Getting additional support
If your child is deaf they might need extra support from their school or nursery. This could mean that your child has special educational needs (SEN) (the term most commonly used by education services in England and Northern Ireland), additional learning needs (ALN) (the new term used in Wales as of September 2021) or additional support needs (ASN) (the term more commonly used in Scotland).
What are special educational needs (SEN)?
“a learning difficulty which calls for special educational provision to be made”.
“Learning difficulty” means that the child has (or is likely to have) significantly greater difficulty in learning than the majority of children of their age, and/or has a disability which makes it harder for them to use everyday educational facilities.
“Special educational provision” is the additional or different help given in school to children with SEN.
What are additional learning needs (ALN)?
A new system for supporting children and young people with additional learning needs in Wales was implemented in September 2021 beginning with new applications. In time, all current support plans (including Statements, IEPs and LSPs) will be replaced with a new plan.
Find out more about the changes in Wales on our page Additional learning needs (ALN) in Wales, our guide for parents on Additional Learning Needs (ALN) and Individual Development Plans (IDPs) and our Individual Development Plan (IDP) template.
What are additional support needs (ASN)?
In Scotland, a child or young person has ASN if they can’t benefit from the education offered by their school or nursery without additional support for learning being provided.
Does my deaf child have SEN/ALN/ASN?
Not all deaf children will have special or additional educational needs. For example, in England around 40% of deaf children aren’t formally identified as having SEN.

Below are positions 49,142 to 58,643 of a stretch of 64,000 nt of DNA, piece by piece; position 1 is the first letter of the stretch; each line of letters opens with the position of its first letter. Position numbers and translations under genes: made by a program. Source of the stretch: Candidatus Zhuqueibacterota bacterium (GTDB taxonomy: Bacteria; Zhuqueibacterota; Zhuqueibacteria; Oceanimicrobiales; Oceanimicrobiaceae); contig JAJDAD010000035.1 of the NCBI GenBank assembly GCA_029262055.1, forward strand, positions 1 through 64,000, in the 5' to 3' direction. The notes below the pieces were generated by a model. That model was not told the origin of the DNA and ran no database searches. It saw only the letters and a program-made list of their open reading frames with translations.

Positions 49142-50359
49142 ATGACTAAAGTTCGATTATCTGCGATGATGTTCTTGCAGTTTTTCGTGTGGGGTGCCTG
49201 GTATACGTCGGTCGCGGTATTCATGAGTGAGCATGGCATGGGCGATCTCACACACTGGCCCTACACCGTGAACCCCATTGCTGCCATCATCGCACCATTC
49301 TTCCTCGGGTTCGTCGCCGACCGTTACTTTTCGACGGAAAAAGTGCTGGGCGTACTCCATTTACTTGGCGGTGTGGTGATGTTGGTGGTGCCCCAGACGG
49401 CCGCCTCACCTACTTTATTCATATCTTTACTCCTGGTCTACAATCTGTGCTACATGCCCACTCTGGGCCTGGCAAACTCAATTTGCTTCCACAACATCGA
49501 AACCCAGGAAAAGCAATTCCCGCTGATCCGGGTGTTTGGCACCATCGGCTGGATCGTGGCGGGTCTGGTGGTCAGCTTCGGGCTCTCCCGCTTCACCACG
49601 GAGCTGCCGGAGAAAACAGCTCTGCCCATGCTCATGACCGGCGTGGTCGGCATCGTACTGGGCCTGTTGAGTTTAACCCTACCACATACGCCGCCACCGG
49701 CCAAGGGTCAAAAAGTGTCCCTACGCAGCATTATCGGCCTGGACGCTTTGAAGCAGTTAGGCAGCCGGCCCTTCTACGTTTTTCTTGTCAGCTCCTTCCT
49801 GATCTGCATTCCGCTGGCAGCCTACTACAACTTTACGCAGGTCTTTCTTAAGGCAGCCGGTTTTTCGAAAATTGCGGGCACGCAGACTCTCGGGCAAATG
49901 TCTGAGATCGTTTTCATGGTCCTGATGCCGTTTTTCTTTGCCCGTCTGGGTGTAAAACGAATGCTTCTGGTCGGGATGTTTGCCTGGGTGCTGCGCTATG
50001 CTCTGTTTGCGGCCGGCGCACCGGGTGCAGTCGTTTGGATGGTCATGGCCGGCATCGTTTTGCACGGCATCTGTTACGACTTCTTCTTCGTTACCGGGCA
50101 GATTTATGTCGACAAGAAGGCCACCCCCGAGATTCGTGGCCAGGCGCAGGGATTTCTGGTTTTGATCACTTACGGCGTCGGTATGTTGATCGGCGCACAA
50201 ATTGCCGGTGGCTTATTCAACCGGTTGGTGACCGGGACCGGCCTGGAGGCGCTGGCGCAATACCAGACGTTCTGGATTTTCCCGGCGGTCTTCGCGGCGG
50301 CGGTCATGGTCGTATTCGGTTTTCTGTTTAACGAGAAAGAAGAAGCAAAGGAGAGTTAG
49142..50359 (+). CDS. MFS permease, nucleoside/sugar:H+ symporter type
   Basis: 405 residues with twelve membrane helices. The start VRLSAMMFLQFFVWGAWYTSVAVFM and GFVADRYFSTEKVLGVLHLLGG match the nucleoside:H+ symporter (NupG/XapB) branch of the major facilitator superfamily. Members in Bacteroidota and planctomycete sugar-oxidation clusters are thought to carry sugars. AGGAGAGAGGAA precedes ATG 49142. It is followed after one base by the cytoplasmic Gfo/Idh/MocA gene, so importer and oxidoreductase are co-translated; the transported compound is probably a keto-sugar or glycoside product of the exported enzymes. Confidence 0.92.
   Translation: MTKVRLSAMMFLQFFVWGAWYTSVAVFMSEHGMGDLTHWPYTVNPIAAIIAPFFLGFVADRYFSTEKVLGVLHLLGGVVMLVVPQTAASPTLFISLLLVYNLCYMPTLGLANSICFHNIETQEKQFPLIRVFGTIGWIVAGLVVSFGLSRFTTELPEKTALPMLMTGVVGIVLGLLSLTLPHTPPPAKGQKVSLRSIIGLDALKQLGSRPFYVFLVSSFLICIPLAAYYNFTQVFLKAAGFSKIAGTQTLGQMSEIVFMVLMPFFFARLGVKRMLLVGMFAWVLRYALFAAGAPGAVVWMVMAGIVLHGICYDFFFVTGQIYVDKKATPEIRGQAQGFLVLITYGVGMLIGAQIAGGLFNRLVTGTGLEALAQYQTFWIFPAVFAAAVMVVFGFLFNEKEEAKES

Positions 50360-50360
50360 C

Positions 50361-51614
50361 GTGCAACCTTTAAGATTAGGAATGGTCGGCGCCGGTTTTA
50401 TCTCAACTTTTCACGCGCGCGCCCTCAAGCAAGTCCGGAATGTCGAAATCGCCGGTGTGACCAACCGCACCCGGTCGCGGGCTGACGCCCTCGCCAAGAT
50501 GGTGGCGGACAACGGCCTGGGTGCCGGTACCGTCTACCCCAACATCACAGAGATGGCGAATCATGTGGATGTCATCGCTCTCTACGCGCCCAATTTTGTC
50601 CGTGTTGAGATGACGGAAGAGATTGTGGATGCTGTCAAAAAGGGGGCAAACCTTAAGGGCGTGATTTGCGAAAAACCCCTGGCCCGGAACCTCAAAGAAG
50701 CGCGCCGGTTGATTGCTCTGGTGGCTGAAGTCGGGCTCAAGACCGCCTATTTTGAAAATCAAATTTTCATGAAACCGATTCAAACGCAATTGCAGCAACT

Whether or not your child is recognised as having SEN, ALN or ASN will depend on how much their deafness impacts on their ability to take part in education and other aspects of school life, and what extra support they need as a result. It can also depend on the approach taken in your area to how children are identified and recorded as having SEN, ALN or ASN.
How is additional support provided?
Additional support can be provided by the school itself, or by outside agencies such as an educational psychologist or a speech and language therapist.
Examples of additional support your child might receive are:
- equipment, such as a radio aid or soundfield system to help them hear their teachers
- support from a Teacher of the Deaf (ToD), communication support worker (CSW) or a learning support assistant
- the school improving the acoustics of the school or classroom, for example by reducing background noise, and fitting carpets and curtains to help prevent sound echoing around a room
- staff teaching in a deaf-friendly way, for example not talking when turning away from the class to write on the board, making sure your child has understood tasks, and making sure videos have subtitles.
Find out more
Find out more about the additional support your child could be entitled to.